Pomegranate is a unique fruit, consisting of small, clear, juicy arils with a delicious combination of sweet and tart flavors. The phytochemical signature of pomegranate, punicalagin, is highly concentrated and responsible for more than half the antioxidant activity of pomegranate juice. Pomegranate phytochemicals have a variety of anti-cancer, cardio-protective, and healthy brain functions. Most notably, a study of patients with strong carotid arteries who drank one ounce of pomegranate juice daily for one year found a 30 percent reduction in atherosclerotic plaque; in the control group, atherosclerotic plaque increased by nine percent. In one adult study, those who drank pomegranate juice daily for 28 days performed better on memory function compared with those who drank a placebo drink. Tip: To remove edible arils from the fruit, place it about an inch about half an inch deep, fold it in half, and rub the back with a large spoon.
Daily consumption of beans and other legumes helps to stabilize blood sugar, reduce appetite and protect against bowel cancer. A starchy source of nutrients, beans serve as an anti-diabetic and weight-loss diet because it digests less, dull blood glucose uptake after meals, and help curb appetite by promoting saturation. They also contain high soluble fiber that helps lower cholesterol, as well as starchy starch that converts intestinal bacteria into short-chain fatty acids that help prevent colon cancer. Eating beans, peas, or lentils twice a week has been found to reduce the risk of colon cancer by 50 percent. The use of legumes also provides important protection against other cancers. Red beans, black beans, peas, dill, split peas – everything is fine, so sample it all and decide on your favorites.
Eating mushrooms regularly is associated with a lower risk of breast cancer. Because they contain aromatase inhibitors, compounds that inhibit estrogen production, white mushrooms, and portobellos specifically protect against breast cancer. Mushrooms have many useful properties. Studies on different types of mushrooms have found anti-inflammatory effects, enhanced immune cell function, prevention of DNA damage, reduced cancer cell growth, and inhibition of angiogenesis. Mushrooms should be cooked at all times; green mushrooms contain a potentially carcinogenic substance called agaritine which is greatly reduced by cooking. Always include common white mushrooms in your diet and try some of the more unusual varieties such as shiitake, oyster, maitake, or reishi.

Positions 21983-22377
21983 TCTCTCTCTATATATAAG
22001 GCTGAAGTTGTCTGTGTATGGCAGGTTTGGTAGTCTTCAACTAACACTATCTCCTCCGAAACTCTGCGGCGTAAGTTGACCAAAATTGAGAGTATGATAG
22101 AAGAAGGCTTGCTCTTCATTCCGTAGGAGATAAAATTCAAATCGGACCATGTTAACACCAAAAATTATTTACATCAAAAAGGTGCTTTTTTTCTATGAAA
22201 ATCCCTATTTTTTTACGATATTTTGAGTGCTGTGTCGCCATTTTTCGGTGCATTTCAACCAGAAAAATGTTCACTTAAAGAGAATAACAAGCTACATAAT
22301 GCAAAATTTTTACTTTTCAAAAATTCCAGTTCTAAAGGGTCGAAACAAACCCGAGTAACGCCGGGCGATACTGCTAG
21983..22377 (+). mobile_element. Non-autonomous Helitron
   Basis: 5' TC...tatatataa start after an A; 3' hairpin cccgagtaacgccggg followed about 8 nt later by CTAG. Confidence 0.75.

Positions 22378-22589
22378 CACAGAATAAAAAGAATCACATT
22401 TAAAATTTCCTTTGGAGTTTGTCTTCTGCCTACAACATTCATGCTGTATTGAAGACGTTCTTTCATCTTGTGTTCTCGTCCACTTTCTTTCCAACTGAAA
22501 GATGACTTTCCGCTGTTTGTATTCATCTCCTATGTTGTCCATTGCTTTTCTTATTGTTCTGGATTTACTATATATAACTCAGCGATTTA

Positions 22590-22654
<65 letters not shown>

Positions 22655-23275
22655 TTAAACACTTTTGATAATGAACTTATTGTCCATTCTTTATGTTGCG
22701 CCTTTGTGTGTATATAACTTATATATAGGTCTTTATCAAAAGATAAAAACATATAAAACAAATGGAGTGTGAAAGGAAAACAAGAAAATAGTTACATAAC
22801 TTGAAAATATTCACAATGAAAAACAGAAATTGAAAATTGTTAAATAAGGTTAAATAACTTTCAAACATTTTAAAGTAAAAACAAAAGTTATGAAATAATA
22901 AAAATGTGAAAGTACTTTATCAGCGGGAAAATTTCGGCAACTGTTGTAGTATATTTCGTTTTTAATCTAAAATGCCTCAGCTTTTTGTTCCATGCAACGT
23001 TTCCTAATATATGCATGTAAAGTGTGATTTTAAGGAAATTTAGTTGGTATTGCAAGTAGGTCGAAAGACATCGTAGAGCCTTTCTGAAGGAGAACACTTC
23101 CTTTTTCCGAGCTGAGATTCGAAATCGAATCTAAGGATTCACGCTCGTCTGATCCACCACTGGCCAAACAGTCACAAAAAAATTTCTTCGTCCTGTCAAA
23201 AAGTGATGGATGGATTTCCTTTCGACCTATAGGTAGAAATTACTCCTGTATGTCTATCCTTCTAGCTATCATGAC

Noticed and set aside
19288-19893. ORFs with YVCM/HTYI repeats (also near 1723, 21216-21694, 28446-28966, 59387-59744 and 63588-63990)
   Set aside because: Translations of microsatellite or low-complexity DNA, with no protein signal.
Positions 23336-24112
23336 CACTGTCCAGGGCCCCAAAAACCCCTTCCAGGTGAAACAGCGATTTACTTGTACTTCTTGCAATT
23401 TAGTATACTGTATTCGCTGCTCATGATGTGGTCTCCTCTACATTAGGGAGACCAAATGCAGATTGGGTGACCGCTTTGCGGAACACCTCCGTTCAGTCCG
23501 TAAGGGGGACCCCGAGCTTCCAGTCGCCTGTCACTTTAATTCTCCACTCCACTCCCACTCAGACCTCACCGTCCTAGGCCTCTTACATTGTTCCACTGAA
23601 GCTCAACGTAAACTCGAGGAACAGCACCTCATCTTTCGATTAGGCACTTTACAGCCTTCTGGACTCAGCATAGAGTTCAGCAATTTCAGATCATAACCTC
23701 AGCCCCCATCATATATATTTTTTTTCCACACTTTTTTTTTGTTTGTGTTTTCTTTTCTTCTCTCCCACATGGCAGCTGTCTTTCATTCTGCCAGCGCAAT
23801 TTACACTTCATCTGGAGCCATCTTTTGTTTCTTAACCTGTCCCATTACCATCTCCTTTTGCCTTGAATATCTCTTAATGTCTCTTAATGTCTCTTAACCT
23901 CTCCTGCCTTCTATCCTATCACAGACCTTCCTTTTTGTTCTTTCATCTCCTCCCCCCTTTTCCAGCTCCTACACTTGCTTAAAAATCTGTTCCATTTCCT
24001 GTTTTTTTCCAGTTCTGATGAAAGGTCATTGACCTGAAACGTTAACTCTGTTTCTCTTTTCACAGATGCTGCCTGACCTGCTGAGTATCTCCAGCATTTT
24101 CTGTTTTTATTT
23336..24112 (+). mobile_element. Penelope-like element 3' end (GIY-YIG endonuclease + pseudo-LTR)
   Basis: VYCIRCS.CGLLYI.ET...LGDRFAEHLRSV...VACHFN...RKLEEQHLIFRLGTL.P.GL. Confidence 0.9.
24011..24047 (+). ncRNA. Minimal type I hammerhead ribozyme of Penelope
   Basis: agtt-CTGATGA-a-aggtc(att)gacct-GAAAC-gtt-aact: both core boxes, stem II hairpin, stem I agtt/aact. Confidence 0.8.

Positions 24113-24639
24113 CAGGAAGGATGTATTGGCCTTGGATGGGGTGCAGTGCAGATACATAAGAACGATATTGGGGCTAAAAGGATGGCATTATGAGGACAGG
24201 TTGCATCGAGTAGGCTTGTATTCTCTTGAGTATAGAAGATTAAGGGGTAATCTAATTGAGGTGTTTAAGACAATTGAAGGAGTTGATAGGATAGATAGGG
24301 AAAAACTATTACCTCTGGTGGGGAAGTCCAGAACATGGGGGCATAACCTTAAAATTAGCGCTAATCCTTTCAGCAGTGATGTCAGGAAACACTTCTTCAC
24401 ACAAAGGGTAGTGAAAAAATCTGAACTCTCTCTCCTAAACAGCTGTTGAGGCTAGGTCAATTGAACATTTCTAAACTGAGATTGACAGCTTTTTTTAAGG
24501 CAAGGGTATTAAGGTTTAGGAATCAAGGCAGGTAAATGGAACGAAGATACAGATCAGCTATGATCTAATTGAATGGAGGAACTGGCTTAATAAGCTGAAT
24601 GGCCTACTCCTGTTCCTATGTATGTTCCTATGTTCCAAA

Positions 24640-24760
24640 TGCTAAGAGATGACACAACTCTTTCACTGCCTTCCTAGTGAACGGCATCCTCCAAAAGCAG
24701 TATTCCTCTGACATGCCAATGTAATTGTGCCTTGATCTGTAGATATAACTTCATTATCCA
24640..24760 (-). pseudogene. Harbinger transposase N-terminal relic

Onions and Garlic
The vegetable family of allium, of which the onion is a member, benefits the immune system and has anti-diabetic and anti-cancer effects. Increased consumption of allium vegetables is associated with a lower risk of stomach and prostate cancer. These vegetables are known for their organosulfur compounds that help prevent cancer growth by releasing carcinogens, stopping cancer cell growth, and preventing angiogenesis. These compounds are extracted when crushed, crushed, or chewed. Onions also contain a high flavonoid concentration that promotes flavonoid health, with anti-inflammatory effects that may contribute to cancer prevention. In addition to garlic and yellow onions, try leeks, chives, shallots, and scallions.
Plenty of health-promoting nutrients can be found in tomatoes – lycopene, vitamins C and E, beta-carotene, and the antioxidants of flavanol, to name a few. Lycopene mainly protects against prostate cancer, UV skin damage, and cardiovascular disease. About 85 percent of lycopene in the American diet is found in tomatoes. Lycopene absorbs most when the tomatoes are ripe – one cup of tomato sauce contains 10 times more lycopene than one cup of raw, chopped tomatoes. And remember that carotenoids, like lycopene, absorb better when accompanied by healthy fats, so enjoy your tomatoes in a salad with nuts or a nut-based dressing to get an extra punch for a nutritious meal. Tip: buy sliced and crushed tomatoes in glass containers, not cans, to avoid endocrine disruption BPA in tin liners.